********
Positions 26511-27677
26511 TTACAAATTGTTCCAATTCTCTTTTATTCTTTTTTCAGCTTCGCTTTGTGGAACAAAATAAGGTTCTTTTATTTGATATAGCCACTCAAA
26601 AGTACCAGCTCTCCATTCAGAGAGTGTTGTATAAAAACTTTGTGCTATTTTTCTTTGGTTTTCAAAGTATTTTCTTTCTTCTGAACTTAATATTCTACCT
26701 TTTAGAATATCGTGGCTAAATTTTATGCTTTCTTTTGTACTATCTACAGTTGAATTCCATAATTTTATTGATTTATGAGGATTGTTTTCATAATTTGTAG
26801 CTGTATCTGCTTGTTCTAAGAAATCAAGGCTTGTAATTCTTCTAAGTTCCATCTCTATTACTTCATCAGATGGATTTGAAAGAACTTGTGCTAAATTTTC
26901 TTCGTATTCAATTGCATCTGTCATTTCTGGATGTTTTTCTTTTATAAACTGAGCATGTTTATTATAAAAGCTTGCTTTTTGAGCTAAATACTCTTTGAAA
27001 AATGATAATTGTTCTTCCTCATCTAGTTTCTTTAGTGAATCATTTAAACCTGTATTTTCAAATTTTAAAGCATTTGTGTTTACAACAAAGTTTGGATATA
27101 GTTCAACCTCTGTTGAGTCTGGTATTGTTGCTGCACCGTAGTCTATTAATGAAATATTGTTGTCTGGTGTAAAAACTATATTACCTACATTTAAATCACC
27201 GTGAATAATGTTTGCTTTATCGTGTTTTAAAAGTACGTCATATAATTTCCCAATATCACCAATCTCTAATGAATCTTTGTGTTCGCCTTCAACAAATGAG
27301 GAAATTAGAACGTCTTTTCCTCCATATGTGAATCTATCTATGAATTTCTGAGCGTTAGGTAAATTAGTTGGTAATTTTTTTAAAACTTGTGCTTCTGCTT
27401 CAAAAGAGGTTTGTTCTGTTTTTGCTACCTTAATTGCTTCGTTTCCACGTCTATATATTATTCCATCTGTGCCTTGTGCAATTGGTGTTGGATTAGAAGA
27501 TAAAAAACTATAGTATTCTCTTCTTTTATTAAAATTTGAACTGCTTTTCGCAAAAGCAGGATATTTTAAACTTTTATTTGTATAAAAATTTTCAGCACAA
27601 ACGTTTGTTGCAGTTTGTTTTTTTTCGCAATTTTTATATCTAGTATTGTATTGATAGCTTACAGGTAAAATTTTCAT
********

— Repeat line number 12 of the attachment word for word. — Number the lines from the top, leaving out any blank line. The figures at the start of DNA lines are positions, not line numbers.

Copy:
27501 TAAAAAACTATAGTATTCTCTTCTTTTATTAAAATTTGAACTGCTTTTCGCAAAAGCAGGATATTTTAAACTTTTATTTGTATAAAAATTTTCAGCACAA